When will you be adding 2014,2015 and 2016 data. This is an excellent data base. I would love to see GPS coordinates added.

James, This from the data holder: Transport Canada is in the process of updating the dataset to include up to and including 2014 data. More current data is not yet available in a consolidated and complete state. Please check back for updates at a later time. Karin - the open-ouvert team

will there be a way to search for vehicles themselves? ie search for the VIN to find out if a car was in an accident?

Hello, Thank you for your question. I have sent this to the data owner for clarification. Thanks, Tasha, the Open Government Team

In this day and age of open data (open gov), the lat/lon information should be made available. May police departments are starting to provide their crime data (not just collisions) via open data portals. Check out http://data.vancouver.ca/datacatalogue/crime-data.htm as an example.

Dave, Thanks for your comment. I have shared your views with the data holder for their consideration. Karin from the open-ouvert team

Thank you!

Hi Dave, The following response has been posted on behalf of the data owner: "Thank you for your comment. The National Collision Database is in the process of trying to collect and report on additional data elements including ‘Collision Location – Geocode’. However, at this time the jurisdictions responsible for collecting these data have not been able to collect the location data on a sufficiently complete basis, so we are unable to compile and release location data at this time." -Tasha, the Open Government Team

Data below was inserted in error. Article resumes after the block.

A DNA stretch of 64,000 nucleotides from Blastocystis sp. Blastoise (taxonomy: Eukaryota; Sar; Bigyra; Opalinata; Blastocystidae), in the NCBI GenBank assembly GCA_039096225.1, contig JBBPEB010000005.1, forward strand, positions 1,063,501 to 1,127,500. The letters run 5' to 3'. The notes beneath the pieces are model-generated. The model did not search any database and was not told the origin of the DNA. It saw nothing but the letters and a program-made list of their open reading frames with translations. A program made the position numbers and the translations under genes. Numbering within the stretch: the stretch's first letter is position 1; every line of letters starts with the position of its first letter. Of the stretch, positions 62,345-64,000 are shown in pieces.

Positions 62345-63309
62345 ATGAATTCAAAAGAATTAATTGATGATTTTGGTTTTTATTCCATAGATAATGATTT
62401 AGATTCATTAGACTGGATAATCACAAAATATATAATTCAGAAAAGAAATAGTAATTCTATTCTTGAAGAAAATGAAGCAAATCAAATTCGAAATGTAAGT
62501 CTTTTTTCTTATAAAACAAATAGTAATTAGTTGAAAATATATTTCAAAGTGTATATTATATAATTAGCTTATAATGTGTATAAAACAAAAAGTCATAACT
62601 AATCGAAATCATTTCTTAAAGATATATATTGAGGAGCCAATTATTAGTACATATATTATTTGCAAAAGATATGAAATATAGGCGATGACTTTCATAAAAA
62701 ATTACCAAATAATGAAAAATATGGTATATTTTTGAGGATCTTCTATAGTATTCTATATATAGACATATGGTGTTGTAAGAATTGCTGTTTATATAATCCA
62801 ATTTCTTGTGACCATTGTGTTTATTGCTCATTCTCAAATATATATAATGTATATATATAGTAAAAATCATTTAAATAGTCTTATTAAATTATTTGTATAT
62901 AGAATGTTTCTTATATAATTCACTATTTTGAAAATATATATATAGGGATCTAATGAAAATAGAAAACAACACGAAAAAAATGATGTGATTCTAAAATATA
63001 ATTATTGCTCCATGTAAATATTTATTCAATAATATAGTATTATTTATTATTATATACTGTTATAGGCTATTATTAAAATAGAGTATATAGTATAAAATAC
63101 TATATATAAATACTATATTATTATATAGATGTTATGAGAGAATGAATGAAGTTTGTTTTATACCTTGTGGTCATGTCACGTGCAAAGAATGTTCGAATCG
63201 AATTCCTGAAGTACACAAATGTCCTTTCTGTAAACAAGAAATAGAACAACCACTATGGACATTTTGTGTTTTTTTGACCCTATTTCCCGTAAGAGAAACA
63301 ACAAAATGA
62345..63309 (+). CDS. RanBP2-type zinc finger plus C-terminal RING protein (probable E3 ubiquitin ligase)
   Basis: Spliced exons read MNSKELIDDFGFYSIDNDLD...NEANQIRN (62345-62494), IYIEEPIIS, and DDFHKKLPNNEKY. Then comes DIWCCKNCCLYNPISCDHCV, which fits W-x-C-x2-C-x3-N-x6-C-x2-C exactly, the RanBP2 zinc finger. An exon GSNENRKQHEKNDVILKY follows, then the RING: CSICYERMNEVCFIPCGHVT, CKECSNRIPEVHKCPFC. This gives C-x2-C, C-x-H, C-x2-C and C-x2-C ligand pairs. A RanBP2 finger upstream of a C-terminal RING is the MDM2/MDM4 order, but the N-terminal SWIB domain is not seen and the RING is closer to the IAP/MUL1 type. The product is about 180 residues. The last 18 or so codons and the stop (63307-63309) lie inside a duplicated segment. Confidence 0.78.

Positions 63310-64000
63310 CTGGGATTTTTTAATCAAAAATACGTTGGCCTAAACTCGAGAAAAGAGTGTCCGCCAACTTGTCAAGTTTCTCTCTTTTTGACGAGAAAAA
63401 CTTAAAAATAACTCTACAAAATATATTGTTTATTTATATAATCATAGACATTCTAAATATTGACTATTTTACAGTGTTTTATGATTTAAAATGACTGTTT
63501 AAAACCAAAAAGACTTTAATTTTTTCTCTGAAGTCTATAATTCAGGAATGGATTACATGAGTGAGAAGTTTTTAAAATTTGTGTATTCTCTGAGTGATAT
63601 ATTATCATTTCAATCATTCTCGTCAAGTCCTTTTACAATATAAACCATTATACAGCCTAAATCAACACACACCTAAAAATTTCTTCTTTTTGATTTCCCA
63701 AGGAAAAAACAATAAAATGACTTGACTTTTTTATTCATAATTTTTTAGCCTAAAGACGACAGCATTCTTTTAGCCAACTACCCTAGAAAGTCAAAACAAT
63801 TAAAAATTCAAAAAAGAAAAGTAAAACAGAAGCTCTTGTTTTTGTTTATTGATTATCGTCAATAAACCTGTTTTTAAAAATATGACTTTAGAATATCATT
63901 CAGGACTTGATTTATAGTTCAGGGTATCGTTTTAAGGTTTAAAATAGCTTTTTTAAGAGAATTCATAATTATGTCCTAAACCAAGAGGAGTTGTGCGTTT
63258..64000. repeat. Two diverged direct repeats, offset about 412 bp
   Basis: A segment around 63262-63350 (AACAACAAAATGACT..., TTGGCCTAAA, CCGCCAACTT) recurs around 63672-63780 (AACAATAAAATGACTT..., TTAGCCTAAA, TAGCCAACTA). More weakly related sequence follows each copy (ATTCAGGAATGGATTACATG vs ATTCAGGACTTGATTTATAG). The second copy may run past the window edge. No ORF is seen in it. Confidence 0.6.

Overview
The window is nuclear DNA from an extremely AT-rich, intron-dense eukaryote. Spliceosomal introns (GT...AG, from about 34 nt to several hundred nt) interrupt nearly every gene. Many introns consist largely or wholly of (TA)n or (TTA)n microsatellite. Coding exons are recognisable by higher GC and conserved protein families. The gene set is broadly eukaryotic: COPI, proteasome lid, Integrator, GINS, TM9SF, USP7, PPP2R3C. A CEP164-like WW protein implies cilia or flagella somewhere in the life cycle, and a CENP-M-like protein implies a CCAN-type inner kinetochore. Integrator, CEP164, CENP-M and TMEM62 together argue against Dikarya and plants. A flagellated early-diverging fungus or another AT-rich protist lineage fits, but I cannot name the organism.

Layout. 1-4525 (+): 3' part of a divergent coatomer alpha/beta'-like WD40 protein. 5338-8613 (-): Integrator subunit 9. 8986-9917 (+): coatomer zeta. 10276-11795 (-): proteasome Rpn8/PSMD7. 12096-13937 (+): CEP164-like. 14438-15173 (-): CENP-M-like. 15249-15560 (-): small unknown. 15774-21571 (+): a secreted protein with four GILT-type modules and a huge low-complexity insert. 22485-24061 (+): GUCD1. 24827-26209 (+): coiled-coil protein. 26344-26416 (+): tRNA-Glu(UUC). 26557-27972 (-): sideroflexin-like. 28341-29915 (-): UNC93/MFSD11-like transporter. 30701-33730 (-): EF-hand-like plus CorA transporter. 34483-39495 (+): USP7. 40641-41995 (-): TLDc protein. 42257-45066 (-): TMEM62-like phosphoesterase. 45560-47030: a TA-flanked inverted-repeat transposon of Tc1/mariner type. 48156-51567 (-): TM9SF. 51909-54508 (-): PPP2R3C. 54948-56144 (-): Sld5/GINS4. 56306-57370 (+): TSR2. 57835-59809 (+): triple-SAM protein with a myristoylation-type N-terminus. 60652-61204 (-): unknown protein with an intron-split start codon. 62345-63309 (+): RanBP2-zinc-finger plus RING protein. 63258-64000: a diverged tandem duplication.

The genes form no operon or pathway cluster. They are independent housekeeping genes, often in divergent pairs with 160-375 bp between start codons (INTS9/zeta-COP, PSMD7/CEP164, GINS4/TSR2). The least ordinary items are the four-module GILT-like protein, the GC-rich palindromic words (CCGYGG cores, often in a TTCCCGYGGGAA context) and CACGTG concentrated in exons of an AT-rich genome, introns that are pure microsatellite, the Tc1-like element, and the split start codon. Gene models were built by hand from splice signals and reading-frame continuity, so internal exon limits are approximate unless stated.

I notice you state Bilingual in the various formats of the dataset, but don't see any French values. Do you have a list of all elements with French values?

Fantastic Dataset. I echo the wish for Jurisdiction or provincial information but understand if that needs to be limited. Do you know if this will be updated past 2012? Thank you!

Hi Ray, the response from Transport Canada: "Thank you for your inquiry. At this time, the data are limited to national-level only. We are in the process of compiling the 2013 data so we expect to make these data available in the near future. Thank you."

To my understand from the previous reply, there are multiple rows representing same incidents(one collision will possible generate multiple rows due to multiple injuries. Is there a way to identify which multiple row represents the same incidents so i can summarize them into one?

294MB file size? Surely there's a better way to present this data.

This table is at the person level. this data is really hard to work with. I would really like to see the creation of a Incident level ID and a vehicle level ID so I can see how many vehicles/persons were involves in a collision. The IDs in the dataset are merely counts of number of people and vehicles.

Thank you for your comment. The following is a response from the data owner : Thank you for your comments. We will look into the feasibility of incorporating collision and vehicle level IDs into future iterations of this data product. In the meantime, please feel free to visit our online data tool at http://www.tc.gc.ca/VehicleCollisions. You could also contact Transport Canada’s Evaluation and Data Systems team directly via ncdb-bndc@tc.gc.ca

more clarification is needed about the data elements. medical fatalities versus collision severity fatalities is not clearly defined